Reed Whittemore

by Reed Whittemore

I go digging for clams every two or three years
Just to keep my hand in (I usually cut it),
And whenever I do so I tell the same story: how,
At the age of four,
I was trapped by the tide as I clammed a vanishing sandbar.
It’s really no story at all, but I keep telling it
(Seldom adding the end, the commonplace rescue).
It serves my small lust to be thought of as someone who’s lived.

I’ve a war, too, to fall back on, and some years of flying,
As well as a staggering quota of drunken parties,
A wife and children; but somehow the clamming thing
Gives me an image of me that soothes my psyche
As none of the louder events—me helpless,
Alone with my sand pail,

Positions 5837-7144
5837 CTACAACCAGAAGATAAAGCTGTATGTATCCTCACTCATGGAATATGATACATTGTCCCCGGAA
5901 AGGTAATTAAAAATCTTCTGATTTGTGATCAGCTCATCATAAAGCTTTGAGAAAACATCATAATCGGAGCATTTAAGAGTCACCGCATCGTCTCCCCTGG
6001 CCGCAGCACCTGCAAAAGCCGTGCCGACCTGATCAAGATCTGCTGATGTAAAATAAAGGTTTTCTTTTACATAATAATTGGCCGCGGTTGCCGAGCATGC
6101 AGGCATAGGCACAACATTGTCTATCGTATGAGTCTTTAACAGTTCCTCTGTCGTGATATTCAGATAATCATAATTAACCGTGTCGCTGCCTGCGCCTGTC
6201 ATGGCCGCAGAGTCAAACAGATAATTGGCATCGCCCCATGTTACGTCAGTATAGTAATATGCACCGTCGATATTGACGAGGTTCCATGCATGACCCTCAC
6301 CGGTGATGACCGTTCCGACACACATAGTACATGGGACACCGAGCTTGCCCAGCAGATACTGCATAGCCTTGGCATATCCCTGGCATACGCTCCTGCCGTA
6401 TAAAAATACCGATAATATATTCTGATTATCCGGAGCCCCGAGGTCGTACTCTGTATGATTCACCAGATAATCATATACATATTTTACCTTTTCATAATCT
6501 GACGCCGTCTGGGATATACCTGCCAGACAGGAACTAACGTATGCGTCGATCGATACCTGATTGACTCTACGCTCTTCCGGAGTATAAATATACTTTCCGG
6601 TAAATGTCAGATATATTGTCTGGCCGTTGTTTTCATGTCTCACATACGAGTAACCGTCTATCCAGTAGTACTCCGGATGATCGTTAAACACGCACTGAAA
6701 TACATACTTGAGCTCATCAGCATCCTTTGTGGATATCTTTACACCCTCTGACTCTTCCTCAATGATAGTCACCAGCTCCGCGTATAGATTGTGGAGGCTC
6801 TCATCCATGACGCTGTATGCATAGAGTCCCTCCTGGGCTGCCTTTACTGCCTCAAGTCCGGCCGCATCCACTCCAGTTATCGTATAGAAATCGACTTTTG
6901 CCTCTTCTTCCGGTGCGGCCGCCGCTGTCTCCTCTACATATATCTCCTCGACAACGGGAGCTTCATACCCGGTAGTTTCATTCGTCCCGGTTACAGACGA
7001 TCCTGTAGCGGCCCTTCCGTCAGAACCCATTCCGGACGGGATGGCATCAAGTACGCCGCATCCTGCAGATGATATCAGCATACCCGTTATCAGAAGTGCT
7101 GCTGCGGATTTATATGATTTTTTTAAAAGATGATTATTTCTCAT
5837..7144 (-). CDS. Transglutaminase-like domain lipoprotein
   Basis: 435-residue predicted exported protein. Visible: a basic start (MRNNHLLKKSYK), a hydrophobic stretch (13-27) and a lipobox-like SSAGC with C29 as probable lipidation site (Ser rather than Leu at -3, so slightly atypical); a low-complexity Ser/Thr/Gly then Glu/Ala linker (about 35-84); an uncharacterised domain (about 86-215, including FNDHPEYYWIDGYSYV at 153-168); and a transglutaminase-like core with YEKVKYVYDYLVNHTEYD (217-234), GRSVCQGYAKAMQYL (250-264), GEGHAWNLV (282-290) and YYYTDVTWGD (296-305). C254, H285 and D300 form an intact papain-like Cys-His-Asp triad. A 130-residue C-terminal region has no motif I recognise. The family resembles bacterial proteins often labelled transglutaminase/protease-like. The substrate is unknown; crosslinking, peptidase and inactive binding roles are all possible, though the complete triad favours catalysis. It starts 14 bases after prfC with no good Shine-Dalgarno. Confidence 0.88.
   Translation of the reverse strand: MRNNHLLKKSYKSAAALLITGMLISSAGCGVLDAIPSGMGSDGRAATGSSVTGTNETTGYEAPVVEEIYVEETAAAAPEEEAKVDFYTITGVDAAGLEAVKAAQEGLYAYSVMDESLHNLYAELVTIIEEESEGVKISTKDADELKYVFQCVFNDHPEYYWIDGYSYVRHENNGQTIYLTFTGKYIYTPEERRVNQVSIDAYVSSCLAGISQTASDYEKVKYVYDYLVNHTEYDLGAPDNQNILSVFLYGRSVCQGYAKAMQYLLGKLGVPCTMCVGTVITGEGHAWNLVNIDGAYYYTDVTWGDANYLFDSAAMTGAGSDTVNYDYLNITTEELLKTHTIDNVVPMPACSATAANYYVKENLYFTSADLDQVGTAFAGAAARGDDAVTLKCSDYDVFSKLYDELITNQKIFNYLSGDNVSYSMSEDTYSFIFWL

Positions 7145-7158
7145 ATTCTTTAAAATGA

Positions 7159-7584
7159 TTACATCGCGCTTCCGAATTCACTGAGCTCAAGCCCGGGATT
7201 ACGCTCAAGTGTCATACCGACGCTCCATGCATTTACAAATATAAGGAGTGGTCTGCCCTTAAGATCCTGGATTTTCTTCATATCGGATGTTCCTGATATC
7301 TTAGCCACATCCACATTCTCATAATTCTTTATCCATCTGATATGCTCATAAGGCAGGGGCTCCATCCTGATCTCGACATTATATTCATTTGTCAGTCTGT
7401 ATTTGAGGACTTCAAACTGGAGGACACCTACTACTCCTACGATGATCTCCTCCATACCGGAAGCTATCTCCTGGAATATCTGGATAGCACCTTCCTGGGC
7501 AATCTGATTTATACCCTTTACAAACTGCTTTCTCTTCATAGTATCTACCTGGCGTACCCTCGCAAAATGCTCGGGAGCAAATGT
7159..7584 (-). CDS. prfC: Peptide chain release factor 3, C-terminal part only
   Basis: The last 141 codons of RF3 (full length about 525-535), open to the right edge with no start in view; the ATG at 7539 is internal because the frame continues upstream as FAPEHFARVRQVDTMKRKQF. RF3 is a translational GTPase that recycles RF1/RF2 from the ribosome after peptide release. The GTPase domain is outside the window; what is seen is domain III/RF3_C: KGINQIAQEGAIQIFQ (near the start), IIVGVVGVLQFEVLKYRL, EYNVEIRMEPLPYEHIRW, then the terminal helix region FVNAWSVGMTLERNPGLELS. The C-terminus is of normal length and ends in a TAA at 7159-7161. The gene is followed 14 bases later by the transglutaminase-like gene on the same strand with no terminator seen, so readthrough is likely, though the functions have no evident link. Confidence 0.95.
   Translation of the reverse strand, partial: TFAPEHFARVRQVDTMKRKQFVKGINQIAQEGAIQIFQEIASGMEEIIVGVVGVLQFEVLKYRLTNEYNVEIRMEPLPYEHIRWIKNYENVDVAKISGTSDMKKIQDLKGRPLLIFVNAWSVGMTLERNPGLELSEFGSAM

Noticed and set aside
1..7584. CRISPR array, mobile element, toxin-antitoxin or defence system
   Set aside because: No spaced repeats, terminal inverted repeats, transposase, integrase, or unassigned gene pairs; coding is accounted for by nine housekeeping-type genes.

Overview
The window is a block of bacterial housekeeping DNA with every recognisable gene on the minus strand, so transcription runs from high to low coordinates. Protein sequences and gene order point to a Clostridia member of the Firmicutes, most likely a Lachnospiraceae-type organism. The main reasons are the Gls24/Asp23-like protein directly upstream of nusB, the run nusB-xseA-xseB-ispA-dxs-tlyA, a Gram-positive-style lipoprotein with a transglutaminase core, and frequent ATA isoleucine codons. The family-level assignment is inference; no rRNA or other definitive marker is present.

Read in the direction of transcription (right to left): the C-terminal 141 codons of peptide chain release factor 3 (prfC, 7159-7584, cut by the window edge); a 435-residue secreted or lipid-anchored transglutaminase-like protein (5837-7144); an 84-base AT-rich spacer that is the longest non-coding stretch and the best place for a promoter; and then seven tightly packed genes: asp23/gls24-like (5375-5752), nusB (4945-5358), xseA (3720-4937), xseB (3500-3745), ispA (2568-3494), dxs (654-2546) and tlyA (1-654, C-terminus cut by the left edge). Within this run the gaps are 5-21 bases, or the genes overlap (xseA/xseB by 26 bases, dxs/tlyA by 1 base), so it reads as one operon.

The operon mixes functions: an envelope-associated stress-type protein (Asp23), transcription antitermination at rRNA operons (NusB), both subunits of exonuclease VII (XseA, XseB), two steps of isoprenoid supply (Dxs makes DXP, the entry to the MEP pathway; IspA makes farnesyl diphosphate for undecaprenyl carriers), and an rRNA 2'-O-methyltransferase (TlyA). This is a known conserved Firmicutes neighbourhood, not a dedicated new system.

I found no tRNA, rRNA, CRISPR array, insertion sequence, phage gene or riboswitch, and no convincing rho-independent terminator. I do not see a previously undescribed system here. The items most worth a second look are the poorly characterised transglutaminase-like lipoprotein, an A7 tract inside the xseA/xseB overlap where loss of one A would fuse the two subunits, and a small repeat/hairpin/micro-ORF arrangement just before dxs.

As fate in the form of soupy Long Island Sound
Comes stalking me.

My youngest son is that age now.
He’s spoiled. He’s been sickly.
He’s handsome and bright, affectionate and demanding.
I think of the tides when I look at him.
I’d have him alone and seagirt, poor little boy.

The self, what a brute it is. It wants, wants.
It will not let go of its even most fictional grandeur,
But must grope, grope down in the muck of its past
For some little squirting life and bring it up tenderly
To the lo and behold of death, that it may weep
And pass on the weeping, keep it all going.

          Son, when you clam,
Watch out for the tides and take care of yourself,
Yet no great care,
Lest you care too much and talk too much of the caring
And bore your best friends and inhibit your children and sicken
At last into opera on somebody’s sandbar.
               When you clam, Son,

August 28, 1965, The New Yorker


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